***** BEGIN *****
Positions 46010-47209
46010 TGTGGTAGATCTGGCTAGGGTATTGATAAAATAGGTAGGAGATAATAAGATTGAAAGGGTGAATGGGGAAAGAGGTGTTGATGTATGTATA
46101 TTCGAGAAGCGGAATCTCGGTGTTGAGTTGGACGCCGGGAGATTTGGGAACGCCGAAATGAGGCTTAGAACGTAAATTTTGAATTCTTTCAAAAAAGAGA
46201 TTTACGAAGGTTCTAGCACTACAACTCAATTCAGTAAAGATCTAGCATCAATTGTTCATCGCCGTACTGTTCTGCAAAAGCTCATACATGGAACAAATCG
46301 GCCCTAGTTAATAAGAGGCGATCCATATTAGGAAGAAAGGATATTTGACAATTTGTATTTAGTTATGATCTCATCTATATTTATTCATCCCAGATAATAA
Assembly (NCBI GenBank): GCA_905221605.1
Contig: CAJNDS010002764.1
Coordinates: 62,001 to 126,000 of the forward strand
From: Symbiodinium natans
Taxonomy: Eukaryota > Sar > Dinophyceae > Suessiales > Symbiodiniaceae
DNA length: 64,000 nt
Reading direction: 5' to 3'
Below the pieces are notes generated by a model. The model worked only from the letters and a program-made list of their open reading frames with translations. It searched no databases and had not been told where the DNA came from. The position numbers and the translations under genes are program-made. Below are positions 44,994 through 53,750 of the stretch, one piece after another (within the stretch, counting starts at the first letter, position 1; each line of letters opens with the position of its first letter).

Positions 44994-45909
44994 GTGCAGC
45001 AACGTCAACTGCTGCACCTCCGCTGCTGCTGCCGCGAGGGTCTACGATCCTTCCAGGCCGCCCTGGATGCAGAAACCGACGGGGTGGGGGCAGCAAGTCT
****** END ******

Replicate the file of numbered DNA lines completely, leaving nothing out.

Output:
Positions 46010-47209
46010 TGTGGTAGATCTGGCTAGGGTATTGATAAAATAGGTAGGAGATAATAAGATTGAAAGGGTGAATGGGGAAAGAGGTGTTGATGTATGTATA
46101 TTCGAGAAGCGGAATCTCGGTGTTGAGTTGGACGCCGGGAGATTTGGGAACGCCGAAATGAGGCTTAGAACGTAAATTTTGAATTCTTTCAAAAAAGAGA
46201 TTTACGAAGGTTCTAGCACTACAACTCAATTCAGTAAAGATCTAGCATCAATTGTTCATCGCCGTACTGTTCTGCAAAAGCTCATACATGGAACAAATCG
46301 GCCCTAGTTAATAAGAGGCGATCCATATTAGGAAGAAAGGATATTTGACAATTTGTATTTAGTTATGATCTCATCTATATTTATTCATCCCAGATAATAA
Assembly (NCBI GenBank): GCA_905221605.1
Contig: CAJNDS010002764.1
Coordinates: 62,001 to 126,000 of the forward strand
From: Symbiodinium natans
Taxonomy: Eukaryota > Sar > Dinophyceae > Suessiales > Symbiodiniaceae
DNA length: 64,000 nt
Reading direction: 5' to 3'
Below the pieces are notes generated by a model. The model worked only from the letters and a program-made list of their open reading frames with translations. It searched no databases and had not been told where the DNA came from. The position numbers and the translations under genes are program-made. Below are positions 44,994 through 53,750 of the stretch, one piece after another (within the stretch, counting starts at the first letter, position 1; each line of letters opens with the position of its first letter).

Positions 44994-45909
44994 GTGCAGC
45001 AACGTCAACTGCTGCACCTCCGCTGCTGCTGCCGCGAGGGTCTACGATCCTTCCAGGCCGCCCTGGATGCAGAAACCGACGGGGTGGGGGCAGCAAGTCT